Exploring Washington Wines


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Maryhill Winery, located in the Columbia River Gorge National Scenic Area in Goldendale, Washington

Photo courtesy of Washington State Wine/Andrea Johnson Photography

It’s always fun to discover a new wine you enjoy—especially when you can do this all in one place and check out wineries from close to home and around the country. With a collection of Washington state wineries bringing the fruits of their labor to us at the Minnesota Monthly Food & Wine Experience this weekend (March 3 and 4), you will find a great variety of wines to swirl and sip as you check out their offerings right here in Minneapolis.

Although a relatively young wine industry, Washington state is the nation’s second largest wine producer behind California, and it's still growing. There are now more than 900 wineries producing approximately 17.5 million cases of wine, according to the Washington Wine Commission.

Growers in the state produce more than 70 wine grape varieties—a ratio of about 64 percent red to 36 percent white. They make Cabernet Sauvignon and Syrah as well as new blends such as Mourvèdre. The state’s whites include Chardonnay, Pinot Gris and Riesling, but also Bordeaux-style blends made of Sauvignon Blanc and Sémillon.

Washington has a diverse collection of climates, and its winemaking regions are located mostly on its eastern side at about the same latitude as France’s Bordeaux and Burgundy regions. One-third of the state’s wine grapes are grown in the fertile Yakima Valley, and a large number of wineries throughout the state source grapes from there. Many wineries also grow their grapes in the warm, arid climate of the Columbia Valley.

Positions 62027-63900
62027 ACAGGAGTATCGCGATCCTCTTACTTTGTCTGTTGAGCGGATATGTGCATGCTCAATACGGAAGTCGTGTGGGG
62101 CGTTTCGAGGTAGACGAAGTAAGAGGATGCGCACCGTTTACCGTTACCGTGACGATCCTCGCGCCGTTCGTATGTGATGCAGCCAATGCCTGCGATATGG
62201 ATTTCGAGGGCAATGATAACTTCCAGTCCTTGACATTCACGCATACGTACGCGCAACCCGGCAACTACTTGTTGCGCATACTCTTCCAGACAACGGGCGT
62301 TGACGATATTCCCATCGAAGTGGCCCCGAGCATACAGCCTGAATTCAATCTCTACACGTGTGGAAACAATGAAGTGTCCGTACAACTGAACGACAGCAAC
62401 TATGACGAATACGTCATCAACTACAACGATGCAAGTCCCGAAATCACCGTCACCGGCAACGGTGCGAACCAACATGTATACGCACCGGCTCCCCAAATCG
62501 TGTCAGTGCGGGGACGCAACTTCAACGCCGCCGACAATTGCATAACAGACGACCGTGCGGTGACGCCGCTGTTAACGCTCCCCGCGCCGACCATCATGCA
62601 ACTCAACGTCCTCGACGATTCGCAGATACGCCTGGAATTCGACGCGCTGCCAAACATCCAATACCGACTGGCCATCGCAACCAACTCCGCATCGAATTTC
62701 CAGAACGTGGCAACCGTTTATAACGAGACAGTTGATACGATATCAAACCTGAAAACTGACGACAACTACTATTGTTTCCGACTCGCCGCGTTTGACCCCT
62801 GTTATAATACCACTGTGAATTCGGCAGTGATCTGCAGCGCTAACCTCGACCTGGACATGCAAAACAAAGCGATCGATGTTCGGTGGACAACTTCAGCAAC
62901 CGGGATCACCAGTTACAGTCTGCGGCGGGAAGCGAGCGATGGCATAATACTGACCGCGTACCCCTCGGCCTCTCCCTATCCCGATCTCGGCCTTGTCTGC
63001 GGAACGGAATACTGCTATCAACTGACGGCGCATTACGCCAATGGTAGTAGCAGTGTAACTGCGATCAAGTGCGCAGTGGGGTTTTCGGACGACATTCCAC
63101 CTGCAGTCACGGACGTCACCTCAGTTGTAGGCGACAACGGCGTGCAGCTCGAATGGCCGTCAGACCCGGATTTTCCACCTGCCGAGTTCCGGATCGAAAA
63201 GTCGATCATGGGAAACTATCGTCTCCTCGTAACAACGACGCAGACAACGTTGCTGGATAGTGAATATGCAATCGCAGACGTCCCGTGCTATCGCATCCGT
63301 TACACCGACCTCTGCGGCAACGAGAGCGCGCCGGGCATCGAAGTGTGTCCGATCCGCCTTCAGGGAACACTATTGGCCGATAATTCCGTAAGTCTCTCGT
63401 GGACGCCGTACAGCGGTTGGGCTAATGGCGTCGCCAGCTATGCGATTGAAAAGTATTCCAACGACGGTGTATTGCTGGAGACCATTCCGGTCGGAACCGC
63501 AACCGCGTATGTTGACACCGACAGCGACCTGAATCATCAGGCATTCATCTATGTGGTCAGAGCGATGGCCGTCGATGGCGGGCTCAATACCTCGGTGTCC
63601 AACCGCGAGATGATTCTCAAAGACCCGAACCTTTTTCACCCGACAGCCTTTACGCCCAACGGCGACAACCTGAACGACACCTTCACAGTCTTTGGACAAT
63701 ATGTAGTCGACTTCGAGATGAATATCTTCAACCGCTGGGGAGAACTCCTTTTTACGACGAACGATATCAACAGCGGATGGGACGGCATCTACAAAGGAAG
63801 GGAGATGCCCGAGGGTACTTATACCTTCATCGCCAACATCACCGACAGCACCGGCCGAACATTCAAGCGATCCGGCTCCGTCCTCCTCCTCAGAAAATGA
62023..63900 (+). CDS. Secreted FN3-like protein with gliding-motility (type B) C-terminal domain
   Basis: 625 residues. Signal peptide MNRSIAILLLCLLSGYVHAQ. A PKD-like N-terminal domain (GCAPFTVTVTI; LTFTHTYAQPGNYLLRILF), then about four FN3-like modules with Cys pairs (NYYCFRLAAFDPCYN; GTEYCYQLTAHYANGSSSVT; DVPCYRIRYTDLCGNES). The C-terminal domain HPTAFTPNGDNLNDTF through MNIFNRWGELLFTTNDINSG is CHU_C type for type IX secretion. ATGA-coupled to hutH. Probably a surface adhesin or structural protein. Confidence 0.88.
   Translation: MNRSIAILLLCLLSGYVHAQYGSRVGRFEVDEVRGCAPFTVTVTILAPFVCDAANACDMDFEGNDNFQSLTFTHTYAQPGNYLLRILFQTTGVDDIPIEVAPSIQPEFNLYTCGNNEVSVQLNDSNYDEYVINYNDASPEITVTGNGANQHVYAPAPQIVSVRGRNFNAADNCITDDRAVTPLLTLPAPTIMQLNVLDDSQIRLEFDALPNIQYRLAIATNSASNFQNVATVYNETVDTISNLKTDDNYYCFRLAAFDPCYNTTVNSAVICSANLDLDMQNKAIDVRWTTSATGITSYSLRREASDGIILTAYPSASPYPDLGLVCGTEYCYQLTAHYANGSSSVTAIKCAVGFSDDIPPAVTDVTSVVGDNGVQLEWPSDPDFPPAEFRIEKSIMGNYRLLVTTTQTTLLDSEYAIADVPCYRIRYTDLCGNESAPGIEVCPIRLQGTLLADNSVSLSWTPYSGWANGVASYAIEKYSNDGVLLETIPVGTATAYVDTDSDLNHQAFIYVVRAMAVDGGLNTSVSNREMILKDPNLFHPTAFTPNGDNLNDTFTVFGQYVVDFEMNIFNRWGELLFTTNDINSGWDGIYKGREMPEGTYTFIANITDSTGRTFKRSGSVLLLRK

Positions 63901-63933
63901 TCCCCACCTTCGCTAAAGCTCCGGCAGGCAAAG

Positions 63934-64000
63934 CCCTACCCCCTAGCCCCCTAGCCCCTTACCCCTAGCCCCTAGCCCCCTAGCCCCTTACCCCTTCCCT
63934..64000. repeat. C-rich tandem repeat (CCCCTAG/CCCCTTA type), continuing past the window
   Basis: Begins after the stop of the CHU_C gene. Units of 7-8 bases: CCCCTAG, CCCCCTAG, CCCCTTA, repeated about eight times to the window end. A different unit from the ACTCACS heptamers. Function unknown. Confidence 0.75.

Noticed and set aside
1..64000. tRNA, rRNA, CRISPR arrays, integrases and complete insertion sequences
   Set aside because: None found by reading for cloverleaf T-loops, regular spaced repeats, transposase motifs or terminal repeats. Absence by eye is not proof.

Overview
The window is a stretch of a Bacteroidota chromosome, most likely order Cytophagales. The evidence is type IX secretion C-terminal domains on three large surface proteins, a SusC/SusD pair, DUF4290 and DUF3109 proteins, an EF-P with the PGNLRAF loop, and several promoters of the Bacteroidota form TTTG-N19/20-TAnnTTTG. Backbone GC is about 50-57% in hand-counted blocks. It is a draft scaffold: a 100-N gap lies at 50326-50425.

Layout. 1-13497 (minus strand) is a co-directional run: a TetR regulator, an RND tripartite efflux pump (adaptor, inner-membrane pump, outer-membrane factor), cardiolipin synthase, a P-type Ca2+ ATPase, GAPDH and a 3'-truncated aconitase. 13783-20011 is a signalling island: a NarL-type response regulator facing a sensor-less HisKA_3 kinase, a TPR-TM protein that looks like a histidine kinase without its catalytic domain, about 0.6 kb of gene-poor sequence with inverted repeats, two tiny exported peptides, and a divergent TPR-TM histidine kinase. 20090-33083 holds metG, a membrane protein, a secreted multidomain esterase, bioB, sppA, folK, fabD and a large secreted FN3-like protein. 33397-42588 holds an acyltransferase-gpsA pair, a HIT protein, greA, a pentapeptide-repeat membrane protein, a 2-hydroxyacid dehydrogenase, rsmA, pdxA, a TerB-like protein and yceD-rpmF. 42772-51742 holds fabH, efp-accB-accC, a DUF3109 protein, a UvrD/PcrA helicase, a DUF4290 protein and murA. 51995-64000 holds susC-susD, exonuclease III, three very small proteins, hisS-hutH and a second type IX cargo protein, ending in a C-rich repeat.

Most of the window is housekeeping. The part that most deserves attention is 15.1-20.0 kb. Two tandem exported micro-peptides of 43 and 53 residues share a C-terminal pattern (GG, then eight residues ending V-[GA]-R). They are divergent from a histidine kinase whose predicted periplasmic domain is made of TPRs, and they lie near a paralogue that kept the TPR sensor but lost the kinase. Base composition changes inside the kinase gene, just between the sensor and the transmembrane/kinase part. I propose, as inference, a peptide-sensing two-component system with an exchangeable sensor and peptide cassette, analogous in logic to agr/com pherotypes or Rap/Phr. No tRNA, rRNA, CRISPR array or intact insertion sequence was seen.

In 1976, Chateau Ste. Michelle was the first to establish a winery and tasting room in Woodinville, Washington, a suburb just 30 minutes outside of Seattle. Today, the area has evolved into a close-knit community of up-and-coming wineries with more than 100 tasting rooms showcasing local and eastern Washington winemakers.

Whether you prefer a bold red, a crisp white or something in between, you can learn more about Washington wines at the Food & Wine show by talking with winery representatives and winemakers and, of course, sampling some for yourself. Some wineries you will find at the show include:

14 Hands wines are inspired by the spirit of the wild horses that once freely roamed eastern Washington. The Essential varietals from the Columbia River Basin are full-bodied reds and bright, vibrant whites. Blends offer fruit-forward wines for everyday occasions. The Reserve wines are sourced primarily from the Horse Heaven Hills, and the Vintage Series offers unique, collectible red blends that represent the best of the vintage each year, so the varietal selection and labels will change accordingly.

Browne Family Vineyards was 15 years in the making before its first vintage debuted after being carefully selected to represent their best of the Columbia Valley AVA. Browne Family’s state-of-the-art production facilities assure climate-controlled conditions from harvest to cooperage to bottle to assure cellar-worthy vintages that stand the test of time.

Canoe Ridge: The Canoe Ridge Vineyard was able to go from dream to reality in 1989 because of the faith that the Horse Heaven Hills would be a promising grape-growing region, the passion of some of Washington's best-known winemakers and the cooperation of area farmers. The vineyard focuses primarily on Chardonnay, Merlot and Cabernet Sauvignon. The full-scale winery, founded in 1994 at a historic site in Walla Walla, Washington, has an annual production capacity of 70,000 cases.